In this project, we consider the task of autonomous car racing in the top-selling car racing game Gran Turismo Sport. Gran Turismo Sport is known for its detailed physics simulation of various cars and tracks. Our approach makes use of maximum-entropy deep reinforcement learning and a new reward design to train a sensorimotor policy to complete a given race track as fast as possible. We evaluate our approach in three different time trial settings with different cars and tracks. Our results show that the obtained controllers not only beat the built-in non-player character of Gran Turismo Sport, but also outperform the fastest known times in a dataset of personal best lap times of over 50,000 human drivers.

[ UZH ]

With the help of the software pitasc from Fraunhofer IPA, an assembly task is no longer programmed point by point, but workpiece-related. Thus, pitasc adapts the assembly process itself for new product variants with the help of updated parameters.

[ Fraunhofer ]

In this video, a multi-material robot simulator is used to design a shape-changing robot, which is then transferred to physical hardware. The simulated and real robots can use shape change to switch between rolling gaits and inchworm gaits, to locomote in multiple environments.

[ Yale ]

This work presents a novel loco-manipulation control framework for the execution of complex tasks with kinodynamic constraints using mobile manipulators. As a representative example, we consider the handling and re-positioning of pallet jacks in unstructured environments. While these results reveal with a proof-of- concept the effectiveness of the proposed framework, they also demonstrate the high potential of mobile manipulators for relieving human workers from such repetitive and labor intensive tasks. We believe that this extended functionality can contribute to increasing the usability of mobile manipulators in different application scenarios.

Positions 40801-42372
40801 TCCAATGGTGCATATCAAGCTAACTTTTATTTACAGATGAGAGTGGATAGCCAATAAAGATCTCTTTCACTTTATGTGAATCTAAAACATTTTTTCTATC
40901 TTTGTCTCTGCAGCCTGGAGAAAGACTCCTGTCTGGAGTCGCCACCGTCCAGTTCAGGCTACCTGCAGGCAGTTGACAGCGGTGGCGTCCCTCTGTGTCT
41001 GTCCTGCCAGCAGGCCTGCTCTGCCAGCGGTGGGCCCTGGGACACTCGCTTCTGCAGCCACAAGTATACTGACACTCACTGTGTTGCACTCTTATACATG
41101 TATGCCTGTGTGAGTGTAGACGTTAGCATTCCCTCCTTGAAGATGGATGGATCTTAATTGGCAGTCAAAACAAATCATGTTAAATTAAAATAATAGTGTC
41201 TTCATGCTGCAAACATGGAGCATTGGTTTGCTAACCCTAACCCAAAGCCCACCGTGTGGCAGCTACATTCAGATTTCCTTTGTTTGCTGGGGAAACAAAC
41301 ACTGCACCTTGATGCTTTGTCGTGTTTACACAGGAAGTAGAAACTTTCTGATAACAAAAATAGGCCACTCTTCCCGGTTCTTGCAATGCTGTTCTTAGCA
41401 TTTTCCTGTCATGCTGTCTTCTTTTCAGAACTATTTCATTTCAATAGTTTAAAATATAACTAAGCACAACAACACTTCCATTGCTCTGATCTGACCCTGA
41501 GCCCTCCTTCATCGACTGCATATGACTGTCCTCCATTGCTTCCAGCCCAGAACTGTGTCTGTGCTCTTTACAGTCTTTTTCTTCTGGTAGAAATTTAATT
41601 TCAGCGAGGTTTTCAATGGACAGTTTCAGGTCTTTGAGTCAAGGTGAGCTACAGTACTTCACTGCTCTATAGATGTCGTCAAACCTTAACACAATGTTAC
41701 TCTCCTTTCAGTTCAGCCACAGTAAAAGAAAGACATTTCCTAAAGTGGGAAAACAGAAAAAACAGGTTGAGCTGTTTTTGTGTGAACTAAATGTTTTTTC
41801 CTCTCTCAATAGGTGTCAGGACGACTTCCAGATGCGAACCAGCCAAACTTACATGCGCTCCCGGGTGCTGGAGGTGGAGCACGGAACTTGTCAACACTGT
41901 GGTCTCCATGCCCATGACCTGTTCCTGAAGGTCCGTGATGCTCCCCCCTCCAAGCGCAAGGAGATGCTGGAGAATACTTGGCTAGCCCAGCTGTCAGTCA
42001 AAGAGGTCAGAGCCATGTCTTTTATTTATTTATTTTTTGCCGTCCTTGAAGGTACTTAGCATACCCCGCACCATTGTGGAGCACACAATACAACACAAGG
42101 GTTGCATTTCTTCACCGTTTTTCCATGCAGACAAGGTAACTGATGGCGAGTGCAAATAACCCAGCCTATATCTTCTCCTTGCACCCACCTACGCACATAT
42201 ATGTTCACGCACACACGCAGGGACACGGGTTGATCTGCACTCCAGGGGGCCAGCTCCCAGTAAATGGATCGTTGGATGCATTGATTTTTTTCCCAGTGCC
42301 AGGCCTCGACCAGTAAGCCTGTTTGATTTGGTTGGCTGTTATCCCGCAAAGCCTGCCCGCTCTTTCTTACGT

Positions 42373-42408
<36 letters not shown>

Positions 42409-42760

[ Paper ] via [ IIT ]

I don’t know why this dinosaur ice cream serving robot needs to blow smoke out of its nose, but I like it.

[ Connected Robotics ] via [ RobotStart ]

Guardian S remote visual inspection and surveillance robots make laying cable runs in confined or hard to reach spaces easy. With advanced maneuverability and the ability to climb vertical, ferrous surfaces, the robot reaches areas that are not always easily accessible.

[ Sarcos ]

Looks like the company that bought Anki is working on an add-on to let cars charge while they drive.

[ Digital Dream Labs ]

Chris Atkeson gives a brief talk for the CMU Robotics Institute orientation.